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Orange County Battery Attorney

Battery

Battery, often confused with assault, does not need any injuries to be alleged or charged. To think of it simply, all you need for a battery to have occurred is a touch. You will find some helpful information on the common defenses to battery as well as the law that governs it.

Defense to Battery

An action might not be considered battery if it was done in self defense. Self defense, however, does not include actions in response to anything that was not a direct threat or physical assault. For example, a slap in retaliation for persistent annoyance or provocative comments would not be considered self defense and still qualify as a battery.

Law of Battery

Crimes of battery can range anywhere from a simple brush to a well planned punch as long as it is committed willfully and in a harmful or offensive manner (Penal Code § 240). Committing an action willfully and having intent to harm are not necessarily the same thing. The person may not have intended to hurt another person, but if the action that caused the hurt was done on purpose, then the action was done willfully.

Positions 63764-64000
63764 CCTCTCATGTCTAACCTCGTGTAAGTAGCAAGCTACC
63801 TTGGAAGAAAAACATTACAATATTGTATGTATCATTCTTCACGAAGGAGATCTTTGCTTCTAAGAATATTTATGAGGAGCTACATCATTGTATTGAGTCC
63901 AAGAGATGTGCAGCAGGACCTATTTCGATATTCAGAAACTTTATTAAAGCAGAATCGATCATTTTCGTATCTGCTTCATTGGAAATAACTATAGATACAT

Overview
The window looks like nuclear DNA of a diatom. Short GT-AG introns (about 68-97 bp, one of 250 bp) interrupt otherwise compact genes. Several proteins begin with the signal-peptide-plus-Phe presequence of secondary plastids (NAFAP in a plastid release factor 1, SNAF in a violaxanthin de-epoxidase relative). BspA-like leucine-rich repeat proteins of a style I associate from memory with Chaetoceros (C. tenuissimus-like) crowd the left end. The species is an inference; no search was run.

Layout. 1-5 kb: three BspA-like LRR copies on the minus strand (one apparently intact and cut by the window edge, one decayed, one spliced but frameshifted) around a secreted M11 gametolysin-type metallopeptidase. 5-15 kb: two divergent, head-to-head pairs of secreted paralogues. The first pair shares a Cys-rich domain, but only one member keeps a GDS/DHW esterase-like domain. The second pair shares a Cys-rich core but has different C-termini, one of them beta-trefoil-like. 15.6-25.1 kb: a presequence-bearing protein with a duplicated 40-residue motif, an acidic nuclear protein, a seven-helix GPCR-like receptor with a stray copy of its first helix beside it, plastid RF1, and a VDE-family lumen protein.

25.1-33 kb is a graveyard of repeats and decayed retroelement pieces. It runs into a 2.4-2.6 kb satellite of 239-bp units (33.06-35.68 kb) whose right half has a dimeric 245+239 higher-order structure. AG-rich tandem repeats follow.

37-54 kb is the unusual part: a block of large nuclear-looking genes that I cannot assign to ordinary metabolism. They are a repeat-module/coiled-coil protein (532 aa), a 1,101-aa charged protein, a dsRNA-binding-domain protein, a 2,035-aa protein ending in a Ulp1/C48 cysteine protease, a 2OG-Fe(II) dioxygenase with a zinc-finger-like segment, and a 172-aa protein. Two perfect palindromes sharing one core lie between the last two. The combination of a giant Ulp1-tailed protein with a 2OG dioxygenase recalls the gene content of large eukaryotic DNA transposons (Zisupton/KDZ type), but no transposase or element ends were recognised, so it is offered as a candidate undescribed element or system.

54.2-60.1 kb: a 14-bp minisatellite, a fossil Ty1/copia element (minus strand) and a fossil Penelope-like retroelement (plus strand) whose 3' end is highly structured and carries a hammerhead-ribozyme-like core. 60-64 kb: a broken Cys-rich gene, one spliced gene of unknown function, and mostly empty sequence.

The reason why even a slight contact of skin can be considered battery is because the casual touch may have been done in an offensive manner. Even touching through clothes or touching another person indirectly with an object can be considered battery if the touching is done in a rude or angry manner.